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Iolanthe's Quotable Viggo


Found By: Iolanthe

While we wait (and wait) for more Falling to fall into our laps, I’ve been thinking of the many films Viggo has made which have been directed by fellow actors. Captain Fantastic with Matt Ross, The Indian Runner with Sean Penn, Albino Alligator with Kevin Spacey (remember that one?) and, of course, Appaloosa, one of my favourite Viggo films with another of my favourite actors, Ed Harris.




In 2000, Ed Harris made his directorial debut with the fantastic Pollock. Hollywood pundits fawned over the film and the actor-turned-director ad nauseum. Strangely, his follow-up, the wonderful western, Appaloosa got largely lost in the shuffle. Even more irking, the always-strong Viggo Mortensen got little recognition for a nuanced supporting turn. With the moustache of the year (that should be an award), Mortensen turned a rather standard best-friend part into a quiet tour de force.

Oscar nominations 2009
Scott Taverner
martiniboys.com
January 2009




Ed Harris and Viggo Mortensen, two of my favorite actors today, had the on-screen chemistry that every filmmaker dreams of. Rugged, badass and tough lawman who just flat out kicked ass through the whole film. Viggo played Everett Hitch, the faithful deputy/ sidekick and even the sometimes needed vocab checker to the infamous lawman Virgil Cole, played by Ed Harris. They were brilliant. There just isn’t much more I can say to communicate how well they were in Appaloosa.

Troy
Moviewiseguys.com
6 September 2008




Harris's first and only choice for the role of Everett Hitch was Viggo Mortensen, with whom he'd shared the screen in "A History of Violence."

"I had just finished reading Appaloosa when we shot 'A History of Violence,' and I gave it to Viggo and told him that I really wanted to make it into a film with him in it," recalls Harris. "One of the greatest things about Viggo is his sense of loyalty. He's a man of his word. Once he committed to the project, he was completely on board."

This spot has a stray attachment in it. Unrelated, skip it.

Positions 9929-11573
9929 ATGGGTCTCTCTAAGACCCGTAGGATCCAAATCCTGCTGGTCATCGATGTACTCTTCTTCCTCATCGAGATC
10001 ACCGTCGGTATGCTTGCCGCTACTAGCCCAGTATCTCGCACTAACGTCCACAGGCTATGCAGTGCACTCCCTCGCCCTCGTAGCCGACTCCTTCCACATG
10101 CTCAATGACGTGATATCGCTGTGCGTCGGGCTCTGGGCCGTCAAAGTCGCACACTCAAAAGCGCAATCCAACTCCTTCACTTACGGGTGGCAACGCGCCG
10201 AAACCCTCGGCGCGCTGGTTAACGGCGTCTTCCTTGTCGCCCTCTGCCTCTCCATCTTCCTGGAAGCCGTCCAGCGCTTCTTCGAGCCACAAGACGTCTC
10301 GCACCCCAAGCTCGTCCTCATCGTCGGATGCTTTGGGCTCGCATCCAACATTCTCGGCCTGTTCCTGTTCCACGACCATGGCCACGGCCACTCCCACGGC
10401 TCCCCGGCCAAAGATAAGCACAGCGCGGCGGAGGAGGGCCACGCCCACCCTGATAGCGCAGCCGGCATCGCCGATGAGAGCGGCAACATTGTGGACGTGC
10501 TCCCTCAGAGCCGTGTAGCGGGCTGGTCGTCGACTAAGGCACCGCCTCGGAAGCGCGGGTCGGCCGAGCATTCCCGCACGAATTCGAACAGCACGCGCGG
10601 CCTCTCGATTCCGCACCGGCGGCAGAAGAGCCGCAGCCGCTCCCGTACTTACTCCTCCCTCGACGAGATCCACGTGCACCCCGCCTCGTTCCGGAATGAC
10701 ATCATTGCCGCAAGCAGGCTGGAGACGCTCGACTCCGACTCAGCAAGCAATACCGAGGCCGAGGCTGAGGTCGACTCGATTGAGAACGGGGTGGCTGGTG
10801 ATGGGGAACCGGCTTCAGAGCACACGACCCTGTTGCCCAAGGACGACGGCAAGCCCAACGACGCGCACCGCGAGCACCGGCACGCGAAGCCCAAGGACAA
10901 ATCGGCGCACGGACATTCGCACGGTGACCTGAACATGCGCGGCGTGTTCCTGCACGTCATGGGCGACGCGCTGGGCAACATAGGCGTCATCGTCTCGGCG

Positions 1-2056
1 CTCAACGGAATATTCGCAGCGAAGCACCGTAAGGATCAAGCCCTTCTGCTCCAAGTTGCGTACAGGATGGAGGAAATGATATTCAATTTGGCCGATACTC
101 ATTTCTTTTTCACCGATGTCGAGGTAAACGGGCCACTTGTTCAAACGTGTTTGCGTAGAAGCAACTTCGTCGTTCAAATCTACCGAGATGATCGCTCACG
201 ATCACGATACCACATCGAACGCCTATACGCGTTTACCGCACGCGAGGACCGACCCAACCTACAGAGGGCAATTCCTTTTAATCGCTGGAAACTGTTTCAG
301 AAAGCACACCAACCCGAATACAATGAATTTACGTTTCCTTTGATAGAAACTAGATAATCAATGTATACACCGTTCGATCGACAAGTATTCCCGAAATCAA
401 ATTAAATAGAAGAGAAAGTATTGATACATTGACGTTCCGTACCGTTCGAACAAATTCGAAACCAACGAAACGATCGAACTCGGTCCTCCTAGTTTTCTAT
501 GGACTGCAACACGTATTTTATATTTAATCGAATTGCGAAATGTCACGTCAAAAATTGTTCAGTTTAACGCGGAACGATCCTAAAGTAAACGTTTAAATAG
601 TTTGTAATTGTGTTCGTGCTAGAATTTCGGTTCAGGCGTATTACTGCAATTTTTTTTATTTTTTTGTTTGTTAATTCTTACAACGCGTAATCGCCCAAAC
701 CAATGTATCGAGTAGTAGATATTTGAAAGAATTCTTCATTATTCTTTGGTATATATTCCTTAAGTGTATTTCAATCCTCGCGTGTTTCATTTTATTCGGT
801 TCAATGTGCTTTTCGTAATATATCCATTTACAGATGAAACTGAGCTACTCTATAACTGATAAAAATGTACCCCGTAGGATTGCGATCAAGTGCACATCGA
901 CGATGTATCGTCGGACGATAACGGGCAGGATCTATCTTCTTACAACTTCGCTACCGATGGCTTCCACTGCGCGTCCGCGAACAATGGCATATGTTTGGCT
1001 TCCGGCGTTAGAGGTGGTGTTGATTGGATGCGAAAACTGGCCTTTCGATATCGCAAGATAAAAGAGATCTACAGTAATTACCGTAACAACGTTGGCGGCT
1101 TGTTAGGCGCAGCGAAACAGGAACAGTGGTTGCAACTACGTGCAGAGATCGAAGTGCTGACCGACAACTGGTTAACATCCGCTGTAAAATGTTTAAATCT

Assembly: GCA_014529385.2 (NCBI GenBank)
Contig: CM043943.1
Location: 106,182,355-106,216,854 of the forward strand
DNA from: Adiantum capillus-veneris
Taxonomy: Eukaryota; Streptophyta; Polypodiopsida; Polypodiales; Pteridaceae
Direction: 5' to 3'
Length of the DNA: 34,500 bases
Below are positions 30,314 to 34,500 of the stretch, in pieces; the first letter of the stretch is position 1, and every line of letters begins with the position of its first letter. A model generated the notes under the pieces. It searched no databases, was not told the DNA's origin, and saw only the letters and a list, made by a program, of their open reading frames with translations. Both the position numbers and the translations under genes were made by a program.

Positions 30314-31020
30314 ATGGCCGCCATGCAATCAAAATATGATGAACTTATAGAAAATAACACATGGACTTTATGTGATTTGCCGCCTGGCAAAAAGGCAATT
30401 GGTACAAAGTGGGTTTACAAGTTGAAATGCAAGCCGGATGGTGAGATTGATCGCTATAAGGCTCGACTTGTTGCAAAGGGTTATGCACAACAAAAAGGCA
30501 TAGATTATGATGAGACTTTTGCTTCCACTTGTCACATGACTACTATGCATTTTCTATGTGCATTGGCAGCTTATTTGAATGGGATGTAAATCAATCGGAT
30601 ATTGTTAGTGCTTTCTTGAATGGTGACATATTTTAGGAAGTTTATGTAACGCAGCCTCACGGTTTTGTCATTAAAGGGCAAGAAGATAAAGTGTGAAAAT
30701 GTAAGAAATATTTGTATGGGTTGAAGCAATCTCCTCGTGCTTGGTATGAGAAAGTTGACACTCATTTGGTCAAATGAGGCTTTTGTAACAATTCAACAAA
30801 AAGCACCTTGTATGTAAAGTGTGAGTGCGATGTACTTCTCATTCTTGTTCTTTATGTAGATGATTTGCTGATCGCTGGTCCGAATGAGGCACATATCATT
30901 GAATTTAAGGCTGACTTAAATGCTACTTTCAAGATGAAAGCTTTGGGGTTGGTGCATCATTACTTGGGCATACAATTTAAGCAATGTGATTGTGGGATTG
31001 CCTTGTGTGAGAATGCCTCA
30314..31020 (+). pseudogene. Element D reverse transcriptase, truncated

"We see eye to eye," says Mortensen of his experience working with Harris.

Appaloosa: New Western by Ed Harris
Emmanuellevy.com
August 2008




"He's got kind of a weird sense of humor I like."

Ed Harris
Mortensen Packs a Big Gun
By David Germain
Associated Press
17 September 2008




“Not only do I have a great respect for him as an actor but as a human being. He's a really decent guy. He's great on the set, treats everybody really respectfully. I just thought he'd be perfect. These were two guys who had to communicate a lot about being who they were and the knowledge of each other without really talking about it ... If Viggo couldn't have done it, I don't know if I would've made the movie”

Ed Harris
Viggo is one straight shooter
By Kevin Williamson
Toronto Sun
6th September 2008




“I figured if he wanted to do it - if he responded to the material - then he would immediately understand what this was between these guys without us having to talk about for hours on end,"

Ed Harris
Globe and Mail
22 September 2008




“ ….I like this one because it’s told in a leisurely pace. I enjoyed being in it because Ed didn’t try to reinvent the genre or appeal to younger audiences. He said, ‘This is how these stories are told, and I’m going to respect the genre.’”

Viggo Mortensen
Play It As It Lays
By Philip Berk
Filmink
April 2009




"Viggo is very detailed and he really got into the fact that Hitch had been at West Point - so he was particular about all of his gear, the saddlebags and his haircut. In the book, his character is probably a little more of a hick. But Viggo's thing was I don't want to say 'ain't.' Viggo wanted to refine Hitch a bit, to clean him up. It made sense and was a nice choice."

Ed Harris
Globe and Mail
22 September 2008




"When I first had [the 8-gauge shotgun], I said, `Do you really need it to be an eight-gauge, Ed? It's not that manageable, it's not going to be accurate at much distance. I said, `I'm not going to shoot that thing off a horse, because I'd get blown off the horse, realistically.'"

Mortensen Packs a Big Gun
By David Germain
Associated Press
17 September 2008




One area the actor always takes seriously, whether in The Lord of the Rings or Eastern Promises, is hair. For Appaloosa, Mortensen grew a thick goatee and bushy mustache while keeping his haircut military short, a reflection of Hitch's training at West Point.

"I showed up with it that way and just kind of maintained it," he says. "I based it on pictures."

As Mortensen discusses his versatile hair options, Harris, 57, chuckles. "I wish I had some versatile hair options," he says. "I actually had a (hair) piece made, and we screen-tested it. It was pretty interesting looking."

Viggo Mortensen, Ed Harris gab about garb, camaraderie in Appaloosa
By Susan Wloszczyna
USA Today
2 October 2008
USA Today




“… the love of my life in the film … the beautiful RenĂ©e Zellweger.” and finally… “The REAL love of my life in the film, Viggo Mortensen”.